Factors associated with discontinuing HIV pre-exposure prophylaxis (PrEP) in Germany include younger age, dissatisfaction with sex life, problems obtaining treatment and concerns about side effects, German investigators report in BMC Public Health. The research involved both current and former PrEP users, also showing that 19% of former users reported very inconsistent condom use after discontinuing the treatment, indicating they had a high ongoing risk of contracting HIV.
“To maximise persistence with PrEP we need to develop strategies for younger PrEP users, reduce logistic barriers to access PrEP, and to develop effective communication on side-effect management,” comment the authors. “Prevention strategies for people stopping PrEP are required, since some remain at high risk for HIV.”
Tenofovir/emtricitabine PrEP is a highly effective HIV prevention tool. Its expanded use has led to major falls in the rate of new HIV infections among gay and bisexual men in numerous settings, including Germany.
However, PrEP programmes will only be successful if users remain on the medication for as long as they are at risk of HIV. There is an urgent need to identify the reasons why people discontinue PrEP and also to determine if they are at risk of HIV after doing so.
To answer these questions, a team of researchers led by Dr Uwe Koppe of the Robert Koch Institute in Berlin, designed the PrApp study. This involved 4848 current and 609 former PrEP users in Germany. Recruitment took place in 2018 and 2019 and was conducted via hook-up apps, a community website, at anonymous HIV testing sites and by word of mouth. The vast majority of current (89%) and former users (88%) identified as male.
Former users were more likely than current users to be in the youngest age group, 18 to 29 years (aOR = 1.6; 95% CI, 1.1-2.3). They were also more likely to have used PrEP for three months or less (aOR = 1.6; 95% CI, 1.2-2.1).
Former users expressed less satisfaction with their sex lives than current users (happy: 44% vs 65%).
Although individuals who had stopped PrEP had much greater odds of reporting consistent condom use (aOR = 6.7; 95% CI, 5.1-8.9) than people currently on PrEP, almost a fifth nevertheless reported using condoms half the time or less with casual partners and large numbers of recent sexual partners.
“A comprehensive HIV prevention strategy needs to include former PrEP users,” write Dr Koppe and his colleagues. “While promoting condom use is a sensible strategy for all groups at risk, it may be less successful for this group.” Additional strategies could therefore include selecting HIV-negative partners on PrEP; selecting HIV-positive partners with an undetectable viral load; and avoidance of high risk sexual scenarios such as chemsex, suggest the authors.
Asked about the reasons for stopping PrEP, a large proportion of former users indicated a diminished need for PrEP, for example due to a change in partner status (32%) or because other prevention strategies were considered sufficient (25%).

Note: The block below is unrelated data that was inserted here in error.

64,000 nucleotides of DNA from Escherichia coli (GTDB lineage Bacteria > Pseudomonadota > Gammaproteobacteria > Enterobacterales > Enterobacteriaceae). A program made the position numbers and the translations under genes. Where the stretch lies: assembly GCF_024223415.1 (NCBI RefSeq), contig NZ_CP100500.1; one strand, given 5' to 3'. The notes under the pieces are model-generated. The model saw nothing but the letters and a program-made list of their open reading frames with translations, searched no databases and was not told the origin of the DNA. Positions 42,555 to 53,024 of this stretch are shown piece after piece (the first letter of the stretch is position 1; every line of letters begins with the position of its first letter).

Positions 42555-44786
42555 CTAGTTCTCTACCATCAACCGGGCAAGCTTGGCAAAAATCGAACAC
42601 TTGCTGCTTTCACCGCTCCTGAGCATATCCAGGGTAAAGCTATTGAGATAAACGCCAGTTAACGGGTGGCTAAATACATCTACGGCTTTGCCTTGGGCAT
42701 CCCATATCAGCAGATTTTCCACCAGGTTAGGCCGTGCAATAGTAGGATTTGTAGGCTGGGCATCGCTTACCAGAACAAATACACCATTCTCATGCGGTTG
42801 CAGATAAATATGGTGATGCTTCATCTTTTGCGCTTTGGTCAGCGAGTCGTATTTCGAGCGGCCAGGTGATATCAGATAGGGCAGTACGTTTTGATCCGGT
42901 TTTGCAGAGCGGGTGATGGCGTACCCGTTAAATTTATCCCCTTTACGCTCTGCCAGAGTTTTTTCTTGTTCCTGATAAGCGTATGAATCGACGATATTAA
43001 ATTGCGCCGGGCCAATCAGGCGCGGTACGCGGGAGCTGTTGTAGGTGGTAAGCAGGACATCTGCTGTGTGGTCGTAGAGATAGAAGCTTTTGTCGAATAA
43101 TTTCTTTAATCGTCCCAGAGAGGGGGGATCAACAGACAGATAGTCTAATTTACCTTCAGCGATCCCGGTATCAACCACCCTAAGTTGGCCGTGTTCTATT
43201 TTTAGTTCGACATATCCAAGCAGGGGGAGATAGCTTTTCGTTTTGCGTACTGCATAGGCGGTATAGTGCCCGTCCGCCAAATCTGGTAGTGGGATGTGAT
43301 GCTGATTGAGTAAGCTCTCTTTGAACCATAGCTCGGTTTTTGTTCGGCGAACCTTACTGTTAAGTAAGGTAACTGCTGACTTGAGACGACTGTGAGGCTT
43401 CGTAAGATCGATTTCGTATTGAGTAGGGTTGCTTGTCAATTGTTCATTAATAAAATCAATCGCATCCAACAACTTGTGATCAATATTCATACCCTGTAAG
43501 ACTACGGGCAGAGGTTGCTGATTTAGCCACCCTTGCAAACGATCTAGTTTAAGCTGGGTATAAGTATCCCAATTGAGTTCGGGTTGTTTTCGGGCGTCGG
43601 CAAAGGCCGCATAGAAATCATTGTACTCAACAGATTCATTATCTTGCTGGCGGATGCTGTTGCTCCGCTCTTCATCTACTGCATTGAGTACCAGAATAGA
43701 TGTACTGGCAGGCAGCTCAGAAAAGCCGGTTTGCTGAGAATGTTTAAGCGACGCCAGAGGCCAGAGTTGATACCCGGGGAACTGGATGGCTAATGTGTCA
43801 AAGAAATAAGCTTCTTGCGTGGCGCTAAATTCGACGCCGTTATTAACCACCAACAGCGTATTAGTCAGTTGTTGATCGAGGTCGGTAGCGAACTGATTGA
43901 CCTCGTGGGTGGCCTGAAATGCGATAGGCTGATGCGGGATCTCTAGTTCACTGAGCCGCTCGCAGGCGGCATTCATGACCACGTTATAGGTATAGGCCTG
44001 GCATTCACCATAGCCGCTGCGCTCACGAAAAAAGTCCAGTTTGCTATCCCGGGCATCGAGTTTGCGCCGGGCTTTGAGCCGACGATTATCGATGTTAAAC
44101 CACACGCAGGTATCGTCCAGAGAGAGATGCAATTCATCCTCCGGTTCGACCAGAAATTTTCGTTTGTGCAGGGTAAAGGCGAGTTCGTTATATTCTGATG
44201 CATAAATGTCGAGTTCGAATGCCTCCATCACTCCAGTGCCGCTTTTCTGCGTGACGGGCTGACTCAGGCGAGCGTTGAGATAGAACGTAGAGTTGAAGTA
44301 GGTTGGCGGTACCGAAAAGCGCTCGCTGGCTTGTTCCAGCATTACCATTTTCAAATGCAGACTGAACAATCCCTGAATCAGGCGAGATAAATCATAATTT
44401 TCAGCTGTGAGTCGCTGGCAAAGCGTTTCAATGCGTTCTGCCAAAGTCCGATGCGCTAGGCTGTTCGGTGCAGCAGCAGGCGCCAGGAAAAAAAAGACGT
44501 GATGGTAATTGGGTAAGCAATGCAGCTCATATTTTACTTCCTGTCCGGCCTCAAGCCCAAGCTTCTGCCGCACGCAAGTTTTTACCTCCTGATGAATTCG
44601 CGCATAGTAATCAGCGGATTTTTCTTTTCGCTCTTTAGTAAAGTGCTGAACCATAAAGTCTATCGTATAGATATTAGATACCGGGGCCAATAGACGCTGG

A quarter of former users said they had stopped because they did not want to take a chemical substance, 24% expressed fear about the risk of long-term side effects and 23% said they did not want to take a daily pill. Experiencing side effects were cited as a reason for stopping by 17% of former users.
Logistic barriers cited as reasons for stopping included problems obtaining PrEP such as having problems finding a doctor willing to prescribe it (12%) and difficulties affording PrEP (26%). (In September 2019, after the data collection stopped, the costs for PrEP prescribed by HIV specialists have been covered by statutory health insurance in Germany, so this may now be less of an issue).
Other reasons included having contracted too many STIs (11%), not feeling adequately protected by PrEP (8%), thinking taking PrEP is immoral (6%), testing HIV positive (3%) and being afraid of stigma for taking PrEP (2%).
The stated reasons for stopping PrEP frequently differed according to how long people had taken PrEP (more or less than three months). Short-term users were more likely to have stopped because of concerns over long-term side effects (32% vs 23%, p = 0.015) and because they did not want to take a chemical substance (33% vs 24%, p = 0.002). In contrast, long-term users were more likely to cite a change in partner status (40% vs 31%, p = 0.029) for stopping PrEP.
There were also differences according to dosing frequency. For example, former daily users were more likely to express concerns about side effects (28% vs 13%, p < 0.001) than on-demand users.
Rates of reported side effects were higher among former PrEP users (44% vs 27% p < 0.001). The most commonly reported adverse events among people who discontinued PrEP because of side effects were nausea, headache and stomach pain.
“Stopping PrEP can be part of a natural fluctuation of individual HIV risk, but it can also be caused by avoidable factors,” conclude the authors. Possible interventions to prevent premature PrEP discontinuation should include strategies tailored to the needs of younger age groups, a reduction in financial and logistical barriers to obtaining PrEP and effective communication to help people reduce their risk of side effects, suggest Dr Koppe and his colleagues.
Koppe U et al. Barriers to using HIV pre-exposure prophylaxis (PrEP) and sexual behaviour after stopping PrEP: a cross-sectional study in Germany. BMC Public Health, 21: 159, January 2021 (open access).